peel and stick vinyl planks installation
Finished Basements

Vinyl Floor Basics – Peel and Stick Vinyl

The Basics of Vinyl Flooring

The vinyl plank and tile flooring sold at G&S Tile offers a wide range of contemporary designs with easy peel and stick vinyl planks installation. While appearing to be a simple, straightforward product, there are many variables you should understand before making a purchase.

At the bare minimum, you should be aware there are many manufacturers in the marketplace, offering vinyl at many price points and quality levels. You usually get what you pay for.

The amount of traffic a vinyl floor should be able to withstand should be your primary concern. If you buy a low-price peel-and-stick vinyl for your entry or kitchen, you’re asking for trouble. But you may not need the highest quality for a basement bathroom.

Nevertheless, if you’re flooring a small space, why not go with a higher quality flooring? The price increase won’t be significant. Even if the material is $4 per square foot vs. $2, the difference in a standard 6’x8′ foundation installation is less than $100.

In general, you can put higher quality vinyl anywhere, but be very careful where you install lower-quality materials.

One note before you get started: vinyl is not the same as linoleum. Linoleum is an all-natural flooring material that was around decades before vinyl flooring appeared.

To get the floor you need, start by answering three questions:

  1. What is the wear surface?
  2. How is the structure of the vinyl constructed and how is it backed?
  3. How will it be installed?

Wear Surfaces
There are three basic types of vinyl wear surfaces:

Vinyl No-Wax

Vinyl No-Wax is the original no-wear surface. It resists scuffs and scrapes, and it has some stain-resistant properties. This surface does require regular washing and occasional polishing to restore the gloss, especially in heavy traffic areas. Though this wear surface was once used on almost all vinyl flooring, it is now found mostly on entry-level grade flooring and some first upgrades.

1. Urethane (PVC)
Urethane surfaces do a much better job of resisting scuffs, scrapes, stains and heel marks. They will retain their new appearance much longer than the vinyl no-wax surfaces.

2. Enhanced Urethane
There are several levels of enhanced urethane, but all of them resist scrapes and marking better than other wear surfaces. The best of them will not stain from exposure to household troublemakers like mustard and iodine, and dirt will not stick. Regular sweeping and occasional mopping with an approved cleaner or vinegar and water is all that’s required of these floors.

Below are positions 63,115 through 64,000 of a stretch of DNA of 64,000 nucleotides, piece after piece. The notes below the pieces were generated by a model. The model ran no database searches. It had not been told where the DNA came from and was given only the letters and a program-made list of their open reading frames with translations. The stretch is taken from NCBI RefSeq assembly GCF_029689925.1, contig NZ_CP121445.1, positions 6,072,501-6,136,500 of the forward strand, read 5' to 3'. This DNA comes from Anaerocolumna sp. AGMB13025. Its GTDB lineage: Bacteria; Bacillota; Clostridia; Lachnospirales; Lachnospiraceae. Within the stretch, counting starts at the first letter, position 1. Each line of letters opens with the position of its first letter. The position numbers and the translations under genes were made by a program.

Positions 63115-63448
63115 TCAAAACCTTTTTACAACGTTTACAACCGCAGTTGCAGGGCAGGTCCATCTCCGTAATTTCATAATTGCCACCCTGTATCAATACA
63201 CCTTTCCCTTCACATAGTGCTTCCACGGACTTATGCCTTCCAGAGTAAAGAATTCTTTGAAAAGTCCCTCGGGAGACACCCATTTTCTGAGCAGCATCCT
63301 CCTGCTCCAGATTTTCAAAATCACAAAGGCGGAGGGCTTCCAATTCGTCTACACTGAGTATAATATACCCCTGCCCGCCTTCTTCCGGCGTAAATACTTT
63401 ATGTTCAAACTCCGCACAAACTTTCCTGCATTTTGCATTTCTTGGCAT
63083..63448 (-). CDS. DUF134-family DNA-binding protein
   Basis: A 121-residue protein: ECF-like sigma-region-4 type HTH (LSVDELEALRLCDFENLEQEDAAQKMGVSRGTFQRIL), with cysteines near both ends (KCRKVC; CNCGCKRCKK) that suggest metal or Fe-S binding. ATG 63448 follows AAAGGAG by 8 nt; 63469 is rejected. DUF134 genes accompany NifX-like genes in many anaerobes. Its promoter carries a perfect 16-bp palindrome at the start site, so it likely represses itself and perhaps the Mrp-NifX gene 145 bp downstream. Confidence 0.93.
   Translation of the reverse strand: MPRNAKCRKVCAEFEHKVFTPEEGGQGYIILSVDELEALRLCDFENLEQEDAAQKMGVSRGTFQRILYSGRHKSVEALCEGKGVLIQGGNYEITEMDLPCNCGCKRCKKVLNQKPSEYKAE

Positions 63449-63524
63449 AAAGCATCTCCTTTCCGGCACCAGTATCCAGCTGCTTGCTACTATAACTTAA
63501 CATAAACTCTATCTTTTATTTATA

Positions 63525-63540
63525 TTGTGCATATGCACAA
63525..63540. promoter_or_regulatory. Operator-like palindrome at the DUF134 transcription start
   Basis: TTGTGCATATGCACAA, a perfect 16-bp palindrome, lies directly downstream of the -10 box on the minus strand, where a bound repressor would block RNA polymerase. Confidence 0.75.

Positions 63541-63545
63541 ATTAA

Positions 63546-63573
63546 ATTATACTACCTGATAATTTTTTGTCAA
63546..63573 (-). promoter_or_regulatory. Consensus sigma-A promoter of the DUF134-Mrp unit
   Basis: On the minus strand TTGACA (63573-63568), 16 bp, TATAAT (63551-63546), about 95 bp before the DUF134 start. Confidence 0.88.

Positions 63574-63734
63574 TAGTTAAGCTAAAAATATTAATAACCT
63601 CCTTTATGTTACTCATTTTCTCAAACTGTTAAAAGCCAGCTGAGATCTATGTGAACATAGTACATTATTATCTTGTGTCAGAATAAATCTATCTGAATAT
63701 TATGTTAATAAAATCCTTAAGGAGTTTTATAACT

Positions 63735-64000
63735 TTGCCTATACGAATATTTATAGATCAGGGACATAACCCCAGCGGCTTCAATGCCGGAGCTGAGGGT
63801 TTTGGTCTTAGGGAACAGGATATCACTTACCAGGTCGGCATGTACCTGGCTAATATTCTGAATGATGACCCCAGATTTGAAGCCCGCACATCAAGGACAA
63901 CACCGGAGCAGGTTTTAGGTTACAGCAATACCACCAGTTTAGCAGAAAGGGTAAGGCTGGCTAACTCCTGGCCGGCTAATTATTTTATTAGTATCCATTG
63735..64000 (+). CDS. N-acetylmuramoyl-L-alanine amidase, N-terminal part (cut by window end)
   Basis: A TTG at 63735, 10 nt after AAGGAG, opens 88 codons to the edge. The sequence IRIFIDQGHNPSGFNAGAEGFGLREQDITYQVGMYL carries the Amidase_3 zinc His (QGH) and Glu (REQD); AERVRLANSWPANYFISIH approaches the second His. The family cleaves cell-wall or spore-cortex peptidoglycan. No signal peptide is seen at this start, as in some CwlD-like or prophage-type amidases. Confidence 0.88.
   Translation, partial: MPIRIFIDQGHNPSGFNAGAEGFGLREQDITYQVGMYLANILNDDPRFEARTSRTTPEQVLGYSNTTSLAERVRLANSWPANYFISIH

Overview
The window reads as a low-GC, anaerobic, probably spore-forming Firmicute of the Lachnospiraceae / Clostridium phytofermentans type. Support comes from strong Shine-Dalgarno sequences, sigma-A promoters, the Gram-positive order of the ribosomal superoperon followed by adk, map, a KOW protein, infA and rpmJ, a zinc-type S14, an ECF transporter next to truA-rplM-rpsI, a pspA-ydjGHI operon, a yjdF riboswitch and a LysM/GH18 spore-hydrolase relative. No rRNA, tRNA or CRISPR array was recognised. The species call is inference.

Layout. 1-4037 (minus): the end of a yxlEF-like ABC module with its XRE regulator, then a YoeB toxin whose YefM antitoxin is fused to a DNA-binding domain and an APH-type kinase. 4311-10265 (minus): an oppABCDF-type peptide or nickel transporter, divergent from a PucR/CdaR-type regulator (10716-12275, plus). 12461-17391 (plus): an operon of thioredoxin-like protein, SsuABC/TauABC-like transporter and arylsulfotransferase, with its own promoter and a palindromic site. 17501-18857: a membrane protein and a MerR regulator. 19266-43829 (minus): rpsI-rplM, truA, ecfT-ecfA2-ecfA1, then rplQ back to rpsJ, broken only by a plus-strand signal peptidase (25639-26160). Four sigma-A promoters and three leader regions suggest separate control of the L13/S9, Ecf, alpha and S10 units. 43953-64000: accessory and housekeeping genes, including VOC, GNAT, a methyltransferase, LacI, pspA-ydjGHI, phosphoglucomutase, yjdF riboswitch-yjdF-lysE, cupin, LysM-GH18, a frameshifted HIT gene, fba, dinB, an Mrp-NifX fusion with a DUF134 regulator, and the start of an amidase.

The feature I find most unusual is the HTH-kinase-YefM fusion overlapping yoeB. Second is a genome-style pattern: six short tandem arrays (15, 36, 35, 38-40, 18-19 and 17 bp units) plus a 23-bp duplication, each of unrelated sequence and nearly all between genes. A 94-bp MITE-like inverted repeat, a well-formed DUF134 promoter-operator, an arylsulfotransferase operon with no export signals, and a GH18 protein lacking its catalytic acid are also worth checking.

Structure and Backing

The construction of vinyl flooring determines how well it will stand up to indentation from heavy appliances and falling objects.

Vinyl flooring is constructed in two ways.

1. The rotogravure or printed-floor process.
Roto or printed floors are created by attaching a printed image under the wear layer. As a result, this type of floor offers an endless array of designs and colors.

2. Inlaid Floors.
Inlaid floors are manufactured by placement of tiny vinyl granules from the backing all the way up to the wear surface, resulting in an extremely durable floor.

Basically all vinyl floors are made with a sandwich of layers, starting with a felt or vinyl backing. Both materials offer different advantages during installation, but vinyl backings also offer more dent resistance.

The structure is applied to this backing. On printed floors, a foam layer is placed on the backing, a picture is placed on the foam and the wear layer is applied. On inlaid floors, the vinyl granules are place directly on the backing and a wear layer is applied directly on the fused vinyl granules.

On some printed floors, a tough vinyl inner layer is placed between the foam and the picture, which enhance the durability greatly and protects the floor from gouges, tearing, and indentation.

In general, if you’re looking for a more durable floor, pay more for one with a vinyl inner layer or an inlaid floor, which is the most durable of them all.


Many “peel-and-stick” options have a self-adhesive covered with a peel-off backing. Tiles without the backing require an adhesive that is spread over the floor with a notched trowel, yet this job can usually be performed by a non-professional relatively easily.

Most modern adhesives used in residential installations are water-based rather than the toxic, solvent-based adhesives used in the past. When properly applied, they are totally safe and will perform well.

Regarding adhesives, always use the same brand of glue for the same brand of flooring. If you use Mannington vinyl, use Mannington adhesive. If you use Tarkett vinyl, use only Tarkett adhesive. If a manufacturer does not offer its own brand of adhesive, then ask what product the company recommends.

If you’re hiring someone to install your vinyl floor, make sure you specify what brand of flooring you’ve purchased ahead of time and what adhesive you want used. Making this determination will save you trouble later on. Better yet, providing both the flooring and the adhesive to the installer will eliminate any miscommunication.

Do Your Homework

Take the initiative to look at warranties, and read care-and-maintenance information before you buy the floor. Also, understand that every floor, even those designed to take the most abuse, will look worn at some point in the future. Given that information, realize that a medium-tone vinyl with a pattern will look better longer than a light colored or white vinyl with very little pattern.

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